The Tisbury School Building Committee convened Monday night, and agreed to hold a joint meeting with the select board, school committee, finance committee, and members of the PTO to discuss final schematic designs for a renovation of the Tisbury School. The meeting was slated for Oct. 20 at 5:30 pm.
A cost estimate is expected by Oct. 15, and the building committee plans to hold a meeting on Oct. 19 to explore that estimate and prepare for the joint meeting. Richard Marks, the owner’s project manager, told the committee he expected the price tag of the school to be lower than anticipated. The initial estimate was $56.7 million, but the project’s architect, Chris Blessen, has scaled down the gym, cafeteria, and a few other spaces. The figure committee member Jim Rogers, who is Tisbury select board chair, preferred to use was $55 million. Rogers said that was the figure he and a financial consultant have been using to explore bonding options. Marks waxed sanguine about a lower figure.
“If anything, by the way, it is trending downward,” he said. “We’ve made the building a little bit smaller and the site a little simpler. So I do want to reassure people it’s unlikely they’re going to see a higher number, and in fact very highly likely it’s going to be a lower number.”
“Well, I will take that as encouraging,” committee chair Harold Chapdelaine said.
Committee member Rita Jeffers, a kindergarten teacher at the school, expressed concern the estimate might not include the cost of alternative venues to teach students while the renovations are underway. Tisbury School students already had a taste of relocated learning when lead paint was discovered inside the school. Fourth graders and below were moved to the newest wing of the school for four months while the lead was remediated and other work was done. Fifth graders through to eighth graders went to the high school during that time. Children were allowed back to the school in December 2019.
“It seems like we have forgotten about a really important price thing, and that is where are we putting these children while we’re renovating this building,” Jeffers said. Jeffers said parents have reached out to her, and said they want any cost estimate to include student relocation.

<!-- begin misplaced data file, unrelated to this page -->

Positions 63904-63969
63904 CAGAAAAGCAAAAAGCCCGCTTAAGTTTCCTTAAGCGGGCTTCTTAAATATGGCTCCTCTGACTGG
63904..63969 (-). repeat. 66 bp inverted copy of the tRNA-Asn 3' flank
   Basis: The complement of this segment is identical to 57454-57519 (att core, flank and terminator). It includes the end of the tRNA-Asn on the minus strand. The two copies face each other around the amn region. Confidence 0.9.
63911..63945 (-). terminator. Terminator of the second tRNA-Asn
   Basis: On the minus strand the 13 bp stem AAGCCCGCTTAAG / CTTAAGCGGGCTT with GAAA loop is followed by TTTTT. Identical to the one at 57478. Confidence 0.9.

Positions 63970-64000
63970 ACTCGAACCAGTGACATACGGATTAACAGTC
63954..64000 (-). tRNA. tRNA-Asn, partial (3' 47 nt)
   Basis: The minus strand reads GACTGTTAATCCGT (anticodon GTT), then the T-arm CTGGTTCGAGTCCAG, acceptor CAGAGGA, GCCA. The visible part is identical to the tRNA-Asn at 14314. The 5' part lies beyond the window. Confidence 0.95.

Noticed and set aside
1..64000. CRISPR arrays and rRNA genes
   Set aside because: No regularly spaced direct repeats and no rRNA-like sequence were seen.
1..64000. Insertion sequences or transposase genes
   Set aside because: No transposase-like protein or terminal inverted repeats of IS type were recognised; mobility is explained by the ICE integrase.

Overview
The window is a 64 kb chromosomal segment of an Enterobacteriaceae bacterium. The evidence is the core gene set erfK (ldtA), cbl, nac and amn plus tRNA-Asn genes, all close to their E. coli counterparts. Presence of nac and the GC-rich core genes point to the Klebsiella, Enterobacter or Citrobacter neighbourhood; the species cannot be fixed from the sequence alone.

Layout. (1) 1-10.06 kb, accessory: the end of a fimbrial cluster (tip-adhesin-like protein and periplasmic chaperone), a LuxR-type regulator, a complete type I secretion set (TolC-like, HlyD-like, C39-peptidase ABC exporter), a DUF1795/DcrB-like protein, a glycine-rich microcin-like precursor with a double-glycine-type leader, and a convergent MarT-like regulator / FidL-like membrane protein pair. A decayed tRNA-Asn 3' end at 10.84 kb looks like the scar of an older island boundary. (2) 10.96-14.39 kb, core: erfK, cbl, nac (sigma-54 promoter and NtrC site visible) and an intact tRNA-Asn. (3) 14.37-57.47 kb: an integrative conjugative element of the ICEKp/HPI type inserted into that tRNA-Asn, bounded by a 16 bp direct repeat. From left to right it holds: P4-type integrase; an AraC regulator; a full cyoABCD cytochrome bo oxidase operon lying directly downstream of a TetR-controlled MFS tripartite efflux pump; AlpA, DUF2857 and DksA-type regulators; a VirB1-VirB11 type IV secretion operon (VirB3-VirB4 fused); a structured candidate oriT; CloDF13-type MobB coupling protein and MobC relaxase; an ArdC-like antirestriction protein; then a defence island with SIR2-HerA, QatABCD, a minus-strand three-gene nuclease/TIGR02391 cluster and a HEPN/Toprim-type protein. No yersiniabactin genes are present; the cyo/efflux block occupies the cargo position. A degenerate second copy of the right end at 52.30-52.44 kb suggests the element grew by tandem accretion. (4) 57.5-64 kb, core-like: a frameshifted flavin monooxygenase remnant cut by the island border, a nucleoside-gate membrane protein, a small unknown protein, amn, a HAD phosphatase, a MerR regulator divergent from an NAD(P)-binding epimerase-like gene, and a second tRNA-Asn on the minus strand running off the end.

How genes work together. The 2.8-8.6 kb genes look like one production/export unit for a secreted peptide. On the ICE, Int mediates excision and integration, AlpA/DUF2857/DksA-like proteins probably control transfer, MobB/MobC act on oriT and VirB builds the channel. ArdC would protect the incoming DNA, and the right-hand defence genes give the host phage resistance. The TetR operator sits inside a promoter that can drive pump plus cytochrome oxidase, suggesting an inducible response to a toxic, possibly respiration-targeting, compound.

Marks said previous estimates included $1.5 million in “project cost estimates for temporary facilities.” These estimates, he said, were “enough to probably cover half the school.” Marks went on to say, “In subsequent conversations I had with John Custer, he said that the high school was unlikely to be available for the older kids, the fifth or sixth through eighth. So we’ll have to increase that number. Unfortunately, if the strategy is to create a modular school, essentially a set of trailers on the site to have classroom space, we can do it. It’s done all the time. We’re doing it right now in Lincoln … but it was $4 million to house 300 children there. So we’re talking $3 to $4 million that will unfortunately be money that will only be used for that one- to two-year period, or 18-month period. So I think that the town should take a hard look with the school committee at any alternate facilities that could be used, because the cost of bringing in trailers is just so high, and their availability is still kind of low, because of the way these modular companies work. They don’t want to stock things, therefore they charge a high rental rate and they have a high depreciation. It’s an expensive route to go, so any other option people could come up with would be very helpful.”
Chapdelaine said he planned to put the issue on an upcoming agenda.
Asked by The Times if a calculation beyond the normal parameters for the number of modular trailers or scale of modular trailers would be necessary to accommodate students during the pandemic, Marks simply said, “Yes,” but did not indicate what the additional costs might be for doing so.